Vintners Parrot

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Vintners Parrot
Vintners Parrot, Warwick Street, Worthing (IoE Code 433150).JPG
The building from the northeast
Location 10–12 Warwick Street, Worthing, West Sussex BN11 3DL, United Kingdom
Coordinates 50°48′42″N 0°22′09″W / 50.8116°N 0.3693°W / 50.8116; -0.3693Coordinates: 50°48′42″N 0°22′09″W / 50.8116°N 0.3693°W / 50.8116; -0.3693
Built 1830s
Built for Roberts & Son wine merchants
Architectural style(s) Greek Revival
Listed Building – Grade II
Official name: Nos 10, 12, and Thieves Kitchen Public House, Warwick Street
Designated 21 May 1976
Reference no. 433150
Vintners Parrot is located in West Sussex
Vintners Parrot
Location of Vintners Parrot in West Sussex
Bedford Hall
Former Bedford Row Methodist Chapel (now part of Vintners Parrot), Worthing.JPG
The hall from the southeast
Location Bedford Row, Worthing, West Sussex BN11 3DR, United Kingdom
Coordinates 50°48′41″N 0°22′09″W / 50.8114°N 0.3691°W / 50.8114; -0.3691
Built 1839–1840
Built for Wesleyan Methodists
Architect Charles Hide
Architectural style(s) Neoclassical/Egyptian
Listed Building – Grade II
Official name: Bedford Hall
Designated 21 May 1976
Reference no. 302223

The Vintners Parrot (formerly the Thieves Kitchen) is a pub in the centre of the town and borough of Worthing, one of seven local government districts in the English county of West Sussex. Although established as a public house only in the late 20th century, it occupies two early 19th-century listed buildings of completely different character in the oldest part of the town: a Greek Revival-style former wine merchants premises,[1] and a Neoclassical chapel built for Wesleyan Methodists in 1839.[2] The main part of the pub is in the wine merchants building facing Warwick Street, while the old chapel (usually called Bedford Hall), facing Bedford Row, serves as its function room. Both buildings have been designated separately as Grade II Listed Buildings.[3][4]

Roberts and Son Wine Merchants, 10–12 Warwick Street[edit]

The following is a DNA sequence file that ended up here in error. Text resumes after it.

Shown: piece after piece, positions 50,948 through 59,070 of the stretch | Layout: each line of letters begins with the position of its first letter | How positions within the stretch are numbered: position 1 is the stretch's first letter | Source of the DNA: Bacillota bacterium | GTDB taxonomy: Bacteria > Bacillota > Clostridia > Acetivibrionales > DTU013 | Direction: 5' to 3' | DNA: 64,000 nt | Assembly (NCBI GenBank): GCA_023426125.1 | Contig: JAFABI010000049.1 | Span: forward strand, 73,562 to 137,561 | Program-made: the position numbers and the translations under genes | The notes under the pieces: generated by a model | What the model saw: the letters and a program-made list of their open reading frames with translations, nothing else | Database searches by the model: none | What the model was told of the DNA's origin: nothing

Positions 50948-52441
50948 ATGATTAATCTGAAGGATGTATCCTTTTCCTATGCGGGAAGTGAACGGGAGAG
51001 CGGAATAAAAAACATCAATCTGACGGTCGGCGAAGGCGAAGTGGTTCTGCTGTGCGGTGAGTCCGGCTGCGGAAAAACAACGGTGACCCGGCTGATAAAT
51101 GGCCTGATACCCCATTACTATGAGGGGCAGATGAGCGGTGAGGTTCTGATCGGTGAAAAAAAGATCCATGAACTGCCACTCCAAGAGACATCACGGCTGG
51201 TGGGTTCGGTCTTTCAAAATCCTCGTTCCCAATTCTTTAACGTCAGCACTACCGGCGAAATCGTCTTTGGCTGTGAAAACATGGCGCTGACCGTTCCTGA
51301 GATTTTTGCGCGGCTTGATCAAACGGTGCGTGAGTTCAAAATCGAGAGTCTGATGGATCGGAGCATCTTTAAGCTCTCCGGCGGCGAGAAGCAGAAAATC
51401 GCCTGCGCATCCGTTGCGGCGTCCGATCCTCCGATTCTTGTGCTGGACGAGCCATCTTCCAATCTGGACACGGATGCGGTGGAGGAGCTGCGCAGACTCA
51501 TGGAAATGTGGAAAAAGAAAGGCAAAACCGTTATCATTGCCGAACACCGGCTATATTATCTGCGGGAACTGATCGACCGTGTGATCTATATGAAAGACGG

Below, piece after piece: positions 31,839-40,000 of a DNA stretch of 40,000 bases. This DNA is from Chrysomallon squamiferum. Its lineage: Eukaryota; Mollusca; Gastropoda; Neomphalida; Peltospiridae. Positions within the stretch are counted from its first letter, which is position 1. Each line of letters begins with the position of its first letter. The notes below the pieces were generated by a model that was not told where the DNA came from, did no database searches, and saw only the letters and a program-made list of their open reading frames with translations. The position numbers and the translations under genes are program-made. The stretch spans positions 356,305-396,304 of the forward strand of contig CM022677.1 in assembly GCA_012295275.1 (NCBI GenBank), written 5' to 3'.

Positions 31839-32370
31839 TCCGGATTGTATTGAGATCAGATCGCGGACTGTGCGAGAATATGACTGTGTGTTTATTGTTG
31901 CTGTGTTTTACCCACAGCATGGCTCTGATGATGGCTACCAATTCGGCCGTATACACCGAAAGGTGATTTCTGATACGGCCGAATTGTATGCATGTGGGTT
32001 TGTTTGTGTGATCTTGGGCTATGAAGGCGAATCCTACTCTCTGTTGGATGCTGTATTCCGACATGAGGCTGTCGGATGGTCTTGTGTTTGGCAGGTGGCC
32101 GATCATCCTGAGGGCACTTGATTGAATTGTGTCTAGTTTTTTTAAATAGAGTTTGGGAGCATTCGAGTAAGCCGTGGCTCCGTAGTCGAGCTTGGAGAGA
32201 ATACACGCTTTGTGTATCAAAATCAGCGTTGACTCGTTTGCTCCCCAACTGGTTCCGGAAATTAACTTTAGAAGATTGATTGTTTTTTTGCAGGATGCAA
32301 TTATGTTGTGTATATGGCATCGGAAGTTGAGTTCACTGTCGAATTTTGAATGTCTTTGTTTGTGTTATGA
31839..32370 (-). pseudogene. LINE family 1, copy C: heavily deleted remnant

History[edit]

The Roberts family entered the wine trade five years after Worthing was granted the status of a town in 1803—a development which encouraged rapid residential and commercial growth.[5] In 1808, they established their business in a newly built yellow-brick building on the south side of Warwick Street, part of Worthing's old village street and one of the first roads to develop in the town's early years.[6][7] The premises may have been built by John Rebecca, architect of many of Worthing's early buildings.[7]

The business thrived, and a beer and wine shop (similar to a present-day public house or wine bar) were added. This was called the Vintners Arms, but it was usually known as the Thieves Kitchen locally—a humorous reference to its popularity with local tradesmen.[8] In the 1830s, the premises were rebuilt in the Greek Revival style, again using the pale brickwork[3] often seen on old buildings in Worthing: the town had many brickworks in the 19th century, and the local clay yielded creamy-yellow bricks.[9]

The Roberts family opened another wine bar and restaurant in the town in 1950, and ran it for 36 years. They owned and ran the Vintners Arms as a pub and wine bar until 1977, when they sold it to St George's Taverns Ltd, a pub chain.[1][6] It has since been renamed the Vintners Parrot[1] and is owned by the Greene King Pub Company.[10]